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Seth and Luke enjoying the hydrotherapy pool together
Seth’s dad Luke says he finds it hard to put into words the difference that Little Harbour has made to his family.
Seth, aged seven, was diagnosed with cerebral palsy, dystonia and epilepsy due to a placenta abruption at 29 weeks.

The first three years of his life were challenging to say the least, says Luke. Constant trips to the Royal Cornwall Hospital and Bristol Children’s Hospital with numerous different medications – always seeking that magic combination – took its toll on the whole family. Luke and Seth

And then in 2016, they found Little Harbour….  

Luke, a firefighter, said the team there had helped him and his wife Angie through some of their toughest times.

“We can’t put into words how amazing not only Little Harbour is, but also how incredible the staff are,” said Luke. 

“Seth absolutely loves the hospice and all the facilities it has to offer, particularly the hydrotherapy pool, sensory room and making melodies with music therapist Richard.

He has built many relationships with the staff over the years, and all the time, been given the very best medical care we could wish for.

Making precious memories and having new experiences really is a theme for the family when they stay at Little Harbour. Seth had never been to the beach before as he doesn’t travel well and getting in and out of vehicles can cause him to go into spasm. But while staying at the hospice, the family made the most of being so close to Porthpean beach and were able to enjoy the sun and sea air, have a paddle, and feel the sand between their toes.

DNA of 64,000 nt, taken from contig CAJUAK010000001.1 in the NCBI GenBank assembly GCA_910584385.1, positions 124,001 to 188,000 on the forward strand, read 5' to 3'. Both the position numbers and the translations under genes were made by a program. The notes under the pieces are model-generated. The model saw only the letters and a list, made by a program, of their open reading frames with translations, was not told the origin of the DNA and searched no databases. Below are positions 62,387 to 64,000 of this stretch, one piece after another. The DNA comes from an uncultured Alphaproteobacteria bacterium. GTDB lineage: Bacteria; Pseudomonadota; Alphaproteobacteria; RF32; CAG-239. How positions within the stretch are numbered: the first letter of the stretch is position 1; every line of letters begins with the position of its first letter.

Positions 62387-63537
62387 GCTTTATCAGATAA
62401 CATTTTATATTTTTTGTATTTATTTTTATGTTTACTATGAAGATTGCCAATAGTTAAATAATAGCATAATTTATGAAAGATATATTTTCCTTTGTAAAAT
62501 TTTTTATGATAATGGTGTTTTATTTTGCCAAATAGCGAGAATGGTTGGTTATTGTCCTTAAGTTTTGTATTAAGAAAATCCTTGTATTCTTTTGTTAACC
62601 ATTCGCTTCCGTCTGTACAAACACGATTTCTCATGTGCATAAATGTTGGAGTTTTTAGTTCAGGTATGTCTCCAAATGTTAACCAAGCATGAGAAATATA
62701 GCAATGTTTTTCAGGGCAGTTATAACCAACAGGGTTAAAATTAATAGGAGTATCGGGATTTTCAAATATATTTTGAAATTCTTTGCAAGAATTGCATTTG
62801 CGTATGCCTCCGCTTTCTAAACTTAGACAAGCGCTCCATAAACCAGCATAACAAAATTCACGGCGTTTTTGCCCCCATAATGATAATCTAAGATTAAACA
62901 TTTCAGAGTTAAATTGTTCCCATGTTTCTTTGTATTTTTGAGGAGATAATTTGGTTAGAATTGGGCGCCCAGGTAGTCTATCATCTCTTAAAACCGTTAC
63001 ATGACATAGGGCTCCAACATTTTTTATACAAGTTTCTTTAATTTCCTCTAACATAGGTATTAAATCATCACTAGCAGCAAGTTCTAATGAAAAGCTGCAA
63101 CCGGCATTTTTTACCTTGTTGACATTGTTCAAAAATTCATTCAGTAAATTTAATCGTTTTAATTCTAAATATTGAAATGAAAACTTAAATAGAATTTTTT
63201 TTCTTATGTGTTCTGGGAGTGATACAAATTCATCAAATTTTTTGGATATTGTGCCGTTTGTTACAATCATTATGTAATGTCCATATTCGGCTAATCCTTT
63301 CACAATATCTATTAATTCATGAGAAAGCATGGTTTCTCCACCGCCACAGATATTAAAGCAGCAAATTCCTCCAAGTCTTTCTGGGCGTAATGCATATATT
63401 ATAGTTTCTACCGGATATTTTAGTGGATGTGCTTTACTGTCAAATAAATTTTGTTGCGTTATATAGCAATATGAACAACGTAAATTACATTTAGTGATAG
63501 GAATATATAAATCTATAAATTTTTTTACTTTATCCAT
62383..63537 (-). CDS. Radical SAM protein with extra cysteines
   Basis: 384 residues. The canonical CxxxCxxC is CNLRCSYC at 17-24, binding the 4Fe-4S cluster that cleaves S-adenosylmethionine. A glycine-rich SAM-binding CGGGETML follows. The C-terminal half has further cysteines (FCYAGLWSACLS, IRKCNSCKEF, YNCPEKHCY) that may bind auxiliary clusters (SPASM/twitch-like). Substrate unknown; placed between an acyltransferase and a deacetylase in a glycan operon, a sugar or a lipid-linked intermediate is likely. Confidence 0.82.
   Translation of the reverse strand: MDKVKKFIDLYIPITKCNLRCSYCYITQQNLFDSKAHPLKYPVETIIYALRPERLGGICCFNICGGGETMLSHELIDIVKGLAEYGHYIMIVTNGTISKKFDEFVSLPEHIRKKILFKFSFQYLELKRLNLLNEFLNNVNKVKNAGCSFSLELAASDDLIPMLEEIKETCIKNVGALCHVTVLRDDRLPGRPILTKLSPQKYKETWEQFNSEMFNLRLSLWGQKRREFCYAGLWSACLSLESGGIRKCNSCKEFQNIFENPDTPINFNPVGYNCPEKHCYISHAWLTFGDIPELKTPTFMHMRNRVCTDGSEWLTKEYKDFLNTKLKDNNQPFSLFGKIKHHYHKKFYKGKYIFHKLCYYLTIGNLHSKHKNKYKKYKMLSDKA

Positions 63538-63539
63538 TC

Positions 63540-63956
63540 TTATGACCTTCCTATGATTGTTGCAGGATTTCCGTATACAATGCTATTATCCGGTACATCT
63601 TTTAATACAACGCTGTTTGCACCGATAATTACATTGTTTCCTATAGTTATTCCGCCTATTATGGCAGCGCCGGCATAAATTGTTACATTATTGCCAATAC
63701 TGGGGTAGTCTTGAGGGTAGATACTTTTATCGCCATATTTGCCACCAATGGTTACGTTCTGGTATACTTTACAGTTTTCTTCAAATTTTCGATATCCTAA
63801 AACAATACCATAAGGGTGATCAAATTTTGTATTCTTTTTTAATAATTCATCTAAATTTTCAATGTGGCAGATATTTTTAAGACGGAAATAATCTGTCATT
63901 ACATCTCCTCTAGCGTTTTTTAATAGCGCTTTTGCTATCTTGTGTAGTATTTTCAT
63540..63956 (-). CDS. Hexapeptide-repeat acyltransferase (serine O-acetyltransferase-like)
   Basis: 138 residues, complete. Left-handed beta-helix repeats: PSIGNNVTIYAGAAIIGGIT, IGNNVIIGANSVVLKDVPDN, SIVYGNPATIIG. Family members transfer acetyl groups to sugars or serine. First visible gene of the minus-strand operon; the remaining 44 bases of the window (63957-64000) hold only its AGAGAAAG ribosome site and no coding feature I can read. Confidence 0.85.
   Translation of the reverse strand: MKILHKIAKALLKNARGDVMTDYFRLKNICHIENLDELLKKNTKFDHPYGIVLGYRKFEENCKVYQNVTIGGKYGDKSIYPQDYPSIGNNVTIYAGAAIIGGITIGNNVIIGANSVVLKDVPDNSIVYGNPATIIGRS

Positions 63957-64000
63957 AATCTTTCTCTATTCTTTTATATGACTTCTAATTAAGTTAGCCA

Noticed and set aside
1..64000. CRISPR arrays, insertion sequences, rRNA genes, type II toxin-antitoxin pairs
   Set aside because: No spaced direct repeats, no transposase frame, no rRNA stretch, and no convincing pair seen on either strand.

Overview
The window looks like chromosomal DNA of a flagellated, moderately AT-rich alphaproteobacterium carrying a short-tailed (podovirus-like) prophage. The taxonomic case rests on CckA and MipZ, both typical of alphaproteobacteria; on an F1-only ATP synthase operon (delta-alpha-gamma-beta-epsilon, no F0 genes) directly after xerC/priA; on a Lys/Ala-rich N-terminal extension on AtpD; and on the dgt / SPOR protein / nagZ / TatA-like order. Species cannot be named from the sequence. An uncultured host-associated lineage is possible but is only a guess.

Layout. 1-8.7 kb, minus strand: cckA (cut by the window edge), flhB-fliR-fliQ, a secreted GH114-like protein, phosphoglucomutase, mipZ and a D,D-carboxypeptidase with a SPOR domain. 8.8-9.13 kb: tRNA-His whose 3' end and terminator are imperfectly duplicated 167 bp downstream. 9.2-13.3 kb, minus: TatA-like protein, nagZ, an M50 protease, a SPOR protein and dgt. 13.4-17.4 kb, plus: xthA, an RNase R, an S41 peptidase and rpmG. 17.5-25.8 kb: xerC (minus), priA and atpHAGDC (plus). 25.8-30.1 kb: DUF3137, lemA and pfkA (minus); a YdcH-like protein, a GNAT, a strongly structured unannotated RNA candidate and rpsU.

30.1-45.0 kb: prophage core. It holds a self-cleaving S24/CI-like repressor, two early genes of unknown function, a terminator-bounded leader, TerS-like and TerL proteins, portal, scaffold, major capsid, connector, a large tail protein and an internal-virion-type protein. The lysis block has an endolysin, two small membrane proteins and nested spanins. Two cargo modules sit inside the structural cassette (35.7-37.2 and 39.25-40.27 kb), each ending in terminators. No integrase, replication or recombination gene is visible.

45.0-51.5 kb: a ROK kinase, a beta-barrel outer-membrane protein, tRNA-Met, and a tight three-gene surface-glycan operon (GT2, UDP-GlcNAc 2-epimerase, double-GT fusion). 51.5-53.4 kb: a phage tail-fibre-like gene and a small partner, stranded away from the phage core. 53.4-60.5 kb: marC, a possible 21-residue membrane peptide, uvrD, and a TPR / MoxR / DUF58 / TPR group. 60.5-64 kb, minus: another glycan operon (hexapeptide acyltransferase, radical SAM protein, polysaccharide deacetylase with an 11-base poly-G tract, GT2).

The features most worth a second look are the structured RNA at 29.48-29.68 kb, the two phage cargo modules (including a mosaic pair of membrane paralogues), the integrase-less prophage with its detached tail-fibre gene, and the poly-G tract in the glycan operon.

When they first started visiting Little Harbour for short breaks Luke and Angie found it difficult to handover the care of their son to the team at the hospice. They knew Seth’s needs and quirks inside out and were understandably nervous to leave his care in the hands of new people.

But after regular visits, the couple have gained great trust in the care team and now feel comfortable to enjoy vital respite themselves, be it a meal out together or a round of golf at a local golf club. 

Firefighter LukeLuke also said that knowing the hospice was there for them, every step of the way, came as a huge comfort.

“I’m a firefighter. People think I’m strong, that I can deal with anything! I can run in to a burning building and save people. I’m brave and fearless! 

But when you know your son has a life-limiting condition, there are many times when I’ve not felt brave or strong enough, and times when our family life has been filled with fear.  

“That’s when the hospice has made all the difference – being there with us every step of the way, carrying us through the uncertainty, helping us to see through the smoke and the fog of so many questions and giving us precious family times. 

When we are at the hospice we don’t have to be brave, we don’t have to be strong – we can simply be a family.

"We can stop and sleep, we can eat a meal together or drink a whole cup of tea without it going cold! We can laugh together and we can cry. We feel safe no matter what.”